Minors commitment to the Division of Juvenile Justice (DJJ) was appropriate where juvenile court found less restrictive placements would be ineffective. The minor and another minor, G.K., were charged with committing a number of serious sexual offenses against an intoxicated woman. N.C. was adjudged a ward of the court and committed to DJJ. The minor appealed the commitment. Held: Affirmed. Rehabilitation is one of the primary objectives of juvenile court law. As such, it contemplates a progressively more restrictive and punitive series of dispositions, starting with home placement under supervision, progressing to foster care, then placement in a local treatment facility, and finally, a commitment to DJJ. Another objective of the juvenile court law is to protect the public safety. Therefore, there is no absolute rule that a DJJ commitment is appropriate only after other less restrictive placements have been tried and failed, as it may be deemed necessary to protect public safety. To support a DJJ commitment there must be evidence supporting the court’s determination that less restrictive alternatives are inappropriate and the commitment will have a probable benefit to the ward. In this case, there was evidence that an available DJJ program that treats juvenile sex offenders would benefit the minor. With respect to public safety, the juvenile court considered the gravity of the offenses and the manner in which they were committed. The juvenile court also considered less restrictive alternatives and found they would be ineffective. There was no abuse of discretion.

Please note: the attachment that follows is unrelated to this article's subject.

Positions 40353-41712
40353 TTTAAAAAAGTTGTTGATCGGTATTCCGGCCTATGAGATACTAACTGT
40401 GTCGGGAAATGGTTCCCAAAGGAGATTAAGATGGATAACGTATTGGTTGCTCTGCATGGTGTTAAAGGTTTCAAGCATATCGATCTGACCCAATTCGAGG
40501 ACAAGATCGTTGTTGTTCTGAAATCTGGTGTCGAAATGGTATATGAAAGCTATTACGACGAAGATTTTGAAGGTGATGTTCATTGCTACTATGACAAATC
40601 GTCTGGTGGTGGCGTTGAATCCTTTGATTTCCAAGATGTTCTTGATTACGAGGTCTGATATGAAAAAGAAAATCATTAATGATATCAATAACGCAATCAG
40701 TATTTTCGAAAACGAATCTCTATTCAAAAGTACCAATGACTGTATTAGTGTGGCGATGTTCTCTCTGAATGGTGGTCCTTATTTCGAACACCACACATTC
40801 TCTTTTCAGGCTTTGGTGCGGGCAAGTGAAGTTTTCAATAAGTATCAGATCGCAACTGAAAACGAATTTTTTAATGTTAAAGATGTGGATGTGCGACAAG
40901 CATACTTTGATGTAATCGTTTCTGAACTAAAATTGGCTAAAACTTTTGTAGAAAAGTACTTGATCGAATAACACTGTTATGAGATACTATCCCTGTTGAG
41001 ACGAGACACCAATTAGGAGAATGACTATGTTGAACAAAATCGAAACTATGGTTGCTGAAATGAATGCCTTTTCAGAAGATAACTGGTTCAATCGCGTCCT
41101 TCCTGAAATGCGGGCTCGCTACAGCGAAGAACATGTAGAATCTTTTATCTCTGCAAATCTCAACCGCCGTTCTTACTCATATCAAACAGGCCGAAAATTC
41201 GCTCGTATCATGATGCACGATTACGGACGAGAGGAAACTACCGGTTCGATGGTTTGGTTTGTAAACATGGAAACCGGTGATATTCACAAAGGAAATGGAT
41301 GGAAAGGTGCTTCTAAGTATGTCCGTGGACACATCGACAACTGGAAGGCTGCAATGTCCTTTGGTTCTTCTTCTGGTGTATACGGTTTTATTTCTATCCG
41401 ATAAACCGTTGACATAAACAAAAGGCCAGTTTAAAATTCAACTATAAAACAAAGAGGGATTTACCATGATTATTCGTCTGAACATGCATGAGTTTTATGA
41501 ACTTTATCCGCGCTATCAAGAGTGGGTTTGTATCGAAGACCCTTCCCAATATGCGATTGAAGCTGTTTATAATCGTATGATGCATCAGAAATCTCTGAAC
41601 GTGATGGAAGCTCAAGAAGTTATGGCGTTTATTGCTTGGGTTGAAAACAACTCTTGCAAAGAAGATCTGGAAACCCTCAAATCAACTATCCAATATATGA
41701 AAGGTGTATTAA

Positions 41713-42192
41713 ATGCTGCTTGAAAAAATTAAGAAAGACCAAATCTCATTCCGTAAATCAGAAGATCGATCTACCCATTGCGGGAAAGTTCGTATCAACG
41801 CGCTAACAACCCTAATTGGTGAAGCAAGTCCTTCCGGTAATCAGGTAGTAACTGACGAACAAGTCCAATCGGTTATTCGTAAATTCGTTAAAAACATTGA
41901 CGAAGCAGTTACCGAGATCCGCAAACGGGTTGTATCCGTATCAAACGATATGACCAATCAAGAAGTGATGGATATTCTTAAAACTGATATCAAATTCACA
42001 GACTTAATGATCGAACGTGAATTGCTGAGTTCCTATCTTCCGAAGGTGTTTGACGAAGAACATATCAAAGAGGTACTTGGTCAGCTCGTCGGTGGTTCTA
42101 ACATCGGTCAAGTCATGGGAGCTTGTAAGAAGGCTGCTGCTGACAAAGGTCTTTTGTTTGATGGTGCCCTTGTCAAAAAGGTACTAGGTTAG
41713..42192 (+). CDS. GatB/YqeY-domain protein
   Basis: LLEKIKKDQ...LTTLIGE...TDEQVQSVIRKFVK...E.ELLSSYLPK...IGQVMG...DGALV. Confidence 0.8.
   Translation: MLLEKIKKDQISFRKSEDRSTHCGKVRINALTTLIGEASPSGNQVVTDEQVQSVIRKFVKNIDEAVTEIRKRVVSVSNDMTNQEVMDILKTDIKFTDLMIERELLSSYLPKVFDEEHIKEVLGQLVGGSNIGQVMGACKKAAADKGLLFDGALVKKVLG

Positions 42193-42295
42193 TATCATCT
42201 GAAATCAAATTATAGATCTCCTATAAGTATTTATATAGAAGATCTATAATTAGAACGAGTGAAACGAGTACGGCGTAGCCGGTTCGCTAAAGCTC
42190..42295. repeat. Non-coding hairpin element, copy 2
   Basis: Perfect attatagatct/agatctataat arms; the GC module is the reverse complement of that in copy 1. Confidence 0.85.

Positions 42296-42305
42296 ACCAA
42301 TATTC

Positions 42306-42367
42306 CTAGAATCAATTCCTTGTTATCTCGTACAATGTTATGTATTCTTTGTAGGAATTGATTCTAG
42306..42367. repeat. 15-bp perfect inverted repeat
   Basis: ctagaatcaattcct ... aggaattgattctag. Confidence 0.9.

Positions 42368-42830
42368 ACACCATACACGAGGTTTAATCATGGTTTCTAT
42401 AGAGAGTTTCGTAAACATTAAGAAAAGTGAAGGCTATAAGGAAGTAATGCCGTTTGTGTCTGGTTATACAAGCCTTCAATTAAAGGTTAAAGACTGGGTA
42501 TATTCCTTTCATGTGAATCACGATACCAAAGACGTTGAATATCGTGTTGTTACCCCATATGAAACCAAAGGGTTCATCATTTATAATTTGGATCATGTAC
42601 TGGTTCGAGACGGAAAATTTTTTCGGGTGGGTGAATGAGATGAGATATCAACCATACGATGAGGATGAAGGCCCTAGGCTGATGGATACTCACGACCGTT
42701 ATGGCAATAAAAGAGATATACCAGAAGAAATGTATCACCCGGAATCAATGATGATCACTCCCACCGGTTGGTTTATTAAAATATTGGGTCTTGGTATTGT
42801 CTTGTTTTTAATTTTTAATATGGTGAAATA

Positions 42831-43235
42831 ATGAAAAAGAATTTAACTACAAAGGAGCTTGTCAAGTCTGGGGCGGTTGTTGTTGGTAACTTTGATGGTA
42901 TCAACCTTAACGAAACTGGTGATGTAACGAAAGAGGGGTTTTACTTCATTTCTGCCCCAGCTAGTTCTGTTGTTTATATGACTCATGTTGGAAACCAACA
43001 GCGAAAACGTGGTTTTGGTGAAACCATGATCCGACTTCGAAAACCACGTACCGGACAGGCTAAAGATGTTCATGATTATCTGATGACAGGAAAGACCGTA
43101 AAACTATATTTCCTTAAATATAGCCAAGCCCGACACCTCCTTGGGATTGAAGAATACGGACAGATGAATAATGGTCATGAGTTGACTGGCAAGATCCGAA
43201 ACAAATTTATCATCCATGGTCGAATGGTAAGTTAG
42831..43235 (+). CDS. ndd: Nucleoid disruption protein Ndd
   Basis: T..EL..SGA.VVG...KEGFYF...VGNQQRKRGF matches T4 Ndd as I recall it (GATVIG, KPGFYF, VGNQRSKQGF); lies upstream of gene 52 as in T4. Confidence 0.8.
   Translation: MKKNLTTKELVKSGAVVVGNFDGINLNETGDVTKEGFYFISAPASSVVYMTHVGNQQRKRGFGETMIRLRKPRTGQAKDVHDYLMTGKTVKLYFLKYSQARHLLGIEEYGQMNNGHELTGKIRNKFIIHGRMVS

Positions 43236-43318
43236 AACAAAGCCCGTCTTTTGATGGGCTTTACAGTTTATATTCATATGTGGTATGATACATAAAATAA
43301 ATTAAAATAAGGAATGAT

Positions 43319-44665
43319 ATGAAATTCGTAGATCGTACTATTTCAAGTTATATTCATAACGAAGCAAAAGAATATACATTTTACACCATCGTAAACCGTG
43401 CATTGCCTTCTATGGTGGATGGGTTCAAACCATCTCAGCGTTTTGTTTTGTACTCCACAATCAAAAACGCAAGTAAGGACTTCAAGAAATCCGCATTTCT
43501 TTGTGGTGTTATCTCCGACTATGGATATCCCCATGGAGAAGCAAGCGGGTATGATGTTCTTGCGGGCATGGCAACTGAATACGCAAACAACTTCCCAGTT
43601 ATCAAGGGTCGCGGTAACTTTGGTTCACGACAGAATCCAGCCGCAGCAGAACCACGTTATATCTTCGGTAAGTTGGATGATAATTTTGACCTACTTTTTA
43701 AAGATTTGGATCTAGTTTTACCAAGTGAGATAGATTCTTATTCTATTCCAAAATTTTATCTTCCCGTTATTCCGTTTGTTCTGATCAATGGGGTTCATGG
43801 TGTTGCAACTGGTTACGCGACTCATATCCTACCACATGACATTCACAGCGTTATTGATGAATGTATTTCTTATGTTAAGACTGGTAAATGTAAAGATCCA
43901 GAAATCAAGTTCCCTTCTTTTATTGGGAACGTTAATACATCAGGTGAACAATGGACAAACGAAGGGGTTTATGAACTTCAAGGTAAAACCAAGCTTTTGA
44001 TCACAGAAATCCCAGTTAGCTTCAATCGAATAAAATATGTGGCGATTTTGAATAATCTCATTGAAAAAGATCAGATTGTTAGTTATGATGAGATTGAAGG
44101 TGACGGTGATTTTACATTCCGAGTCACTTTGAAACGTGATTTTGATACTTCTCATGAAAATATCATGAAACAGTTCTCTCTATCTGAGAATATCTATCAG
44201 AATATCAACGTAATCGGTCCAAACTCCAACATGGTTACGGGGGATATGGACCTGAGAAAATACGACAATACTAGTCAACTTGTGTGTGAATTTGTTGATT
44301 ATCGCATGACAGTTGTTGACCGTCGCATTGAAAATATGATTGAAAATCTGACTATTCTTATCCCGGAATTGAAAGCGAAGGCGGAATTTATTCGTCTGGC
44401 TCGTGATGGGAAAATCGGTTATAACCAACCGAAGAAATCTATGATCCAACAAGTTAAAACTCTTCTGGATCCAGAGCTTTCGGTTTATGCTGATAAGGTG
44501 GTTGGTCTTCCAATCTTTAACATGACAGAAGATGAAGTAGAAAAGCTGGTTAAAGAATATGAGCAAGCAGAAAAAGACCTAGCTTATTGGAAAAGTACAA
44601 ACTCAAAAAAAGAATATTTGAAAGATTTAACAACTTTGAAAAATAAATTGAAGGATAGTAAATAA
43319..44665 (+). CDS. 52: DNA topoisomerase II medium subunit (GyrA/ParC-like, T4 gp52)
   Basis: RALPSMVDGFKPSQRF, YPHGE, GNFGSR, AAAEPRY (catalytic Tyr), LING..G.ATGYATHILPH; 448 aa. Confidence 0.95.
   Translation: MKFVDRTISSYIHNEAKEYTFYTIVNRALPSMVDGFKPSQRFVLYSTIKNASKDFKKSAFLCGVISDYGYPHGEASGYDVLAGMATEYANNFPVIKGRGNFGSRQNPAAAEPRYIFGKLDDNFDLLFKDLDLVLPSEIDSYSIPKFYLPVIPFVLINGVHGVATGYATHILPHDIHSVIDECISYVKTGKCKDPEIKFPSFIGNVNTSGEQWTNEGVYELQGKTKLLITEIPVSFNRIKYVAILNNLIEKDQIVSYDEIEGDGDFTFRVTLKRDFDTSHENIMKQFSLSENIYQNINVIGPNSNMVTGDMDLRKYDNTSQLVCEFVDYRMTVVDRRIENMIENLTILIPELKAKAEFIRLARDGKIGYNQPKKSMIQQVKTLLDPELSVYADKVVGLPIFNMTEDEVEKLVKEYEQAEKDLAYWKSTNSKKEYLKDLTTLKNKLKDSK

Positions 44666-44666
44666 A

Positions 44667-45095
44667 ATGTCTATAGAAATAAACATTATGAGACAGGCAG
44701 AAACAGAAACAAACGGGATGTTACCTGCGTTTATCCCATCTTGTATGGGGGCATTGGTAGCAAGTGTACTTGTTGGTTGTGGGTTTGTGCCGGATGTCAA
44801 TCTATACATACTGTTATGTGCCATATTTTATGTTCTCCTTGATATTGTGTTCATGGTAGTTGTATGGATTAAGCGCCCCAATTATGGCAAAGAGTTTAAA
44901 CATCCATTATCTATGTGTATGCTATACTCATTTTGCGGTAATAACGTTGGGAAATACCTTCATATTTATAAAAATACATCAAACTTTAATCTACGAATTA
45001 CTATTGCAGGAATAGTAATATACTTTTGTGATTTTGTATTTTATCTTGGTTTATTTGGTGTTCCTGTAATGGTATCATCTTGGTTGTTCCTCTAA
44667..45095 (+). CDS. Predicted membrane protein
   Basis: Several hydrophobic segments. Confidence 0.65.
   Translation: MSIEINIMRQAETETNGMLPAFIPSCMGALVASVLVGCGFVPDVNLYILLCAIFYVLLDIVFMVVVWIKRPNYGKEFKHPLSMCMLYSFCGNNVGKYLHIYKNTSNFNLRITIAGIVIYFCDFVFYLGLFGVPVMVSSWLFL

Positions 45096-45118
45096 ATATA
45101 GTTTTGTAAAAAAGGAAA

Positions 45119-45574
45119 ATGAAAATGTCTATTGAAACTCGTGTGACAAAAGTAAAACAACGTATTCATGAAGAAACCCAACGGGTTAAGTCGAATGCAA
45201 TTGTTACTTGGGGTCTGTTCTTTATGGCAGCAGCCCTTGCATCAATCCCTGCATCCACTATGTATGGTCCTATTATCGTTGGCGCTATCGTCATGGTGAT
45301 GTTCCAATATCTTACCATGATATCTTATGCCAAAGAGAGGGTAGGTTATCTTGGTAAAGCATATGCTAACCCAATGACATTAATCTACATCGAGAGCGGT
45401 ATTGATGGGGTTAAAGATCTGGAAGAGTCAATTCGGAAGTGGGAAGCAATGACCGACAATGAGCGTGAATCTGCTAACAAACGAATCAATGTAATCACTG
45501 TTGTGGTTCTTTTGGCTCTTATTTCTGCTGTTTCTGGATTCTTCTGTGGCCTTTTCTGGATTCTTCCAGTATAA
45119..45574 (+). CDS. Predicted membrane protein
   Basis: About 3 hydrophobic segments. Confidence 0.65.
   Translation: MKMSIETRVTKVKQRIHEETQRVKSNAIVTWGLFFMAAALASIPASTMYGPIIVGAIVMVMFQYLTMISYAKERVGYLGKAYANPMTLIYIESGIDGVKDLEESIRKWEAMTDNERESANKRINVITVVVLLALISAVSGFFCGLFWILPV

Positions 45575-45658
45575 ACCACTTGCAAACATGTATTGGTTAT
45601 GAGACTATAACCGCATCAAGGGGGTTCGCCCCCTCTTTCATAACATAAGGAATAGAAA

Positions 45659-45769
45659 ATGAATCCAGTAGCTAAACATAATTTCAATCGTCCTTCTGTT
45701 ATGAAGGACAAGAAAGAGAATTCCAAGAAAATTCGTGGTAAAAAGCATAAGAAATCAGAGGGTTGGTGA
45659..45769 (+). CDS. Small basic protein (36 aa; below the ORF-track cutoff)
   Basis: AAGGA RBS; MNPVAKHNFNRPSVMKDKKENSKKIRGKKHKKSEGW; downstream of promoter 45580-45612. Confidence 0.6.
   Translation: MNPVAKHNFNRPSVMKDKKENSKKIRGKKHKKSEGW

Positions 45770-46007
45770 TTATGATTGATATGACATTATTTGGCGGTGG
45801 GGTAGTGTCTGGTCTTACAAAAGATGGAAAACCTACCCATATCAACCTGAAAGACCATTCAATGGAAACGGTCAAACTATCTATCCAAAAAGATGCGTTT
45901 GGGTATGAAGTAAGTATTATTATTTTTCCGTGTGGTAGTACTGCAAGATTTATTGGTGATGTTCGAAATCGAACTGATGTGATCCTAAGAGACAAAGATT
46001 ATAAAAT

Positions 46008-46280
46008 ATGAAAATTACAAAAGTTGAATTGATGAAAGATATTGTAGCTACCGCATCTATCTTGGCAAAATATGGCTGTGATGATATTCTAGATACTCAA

The full opinion is available on the court’s website here: https://www.courts.ca.gov/opinions/archive/A154725.PDF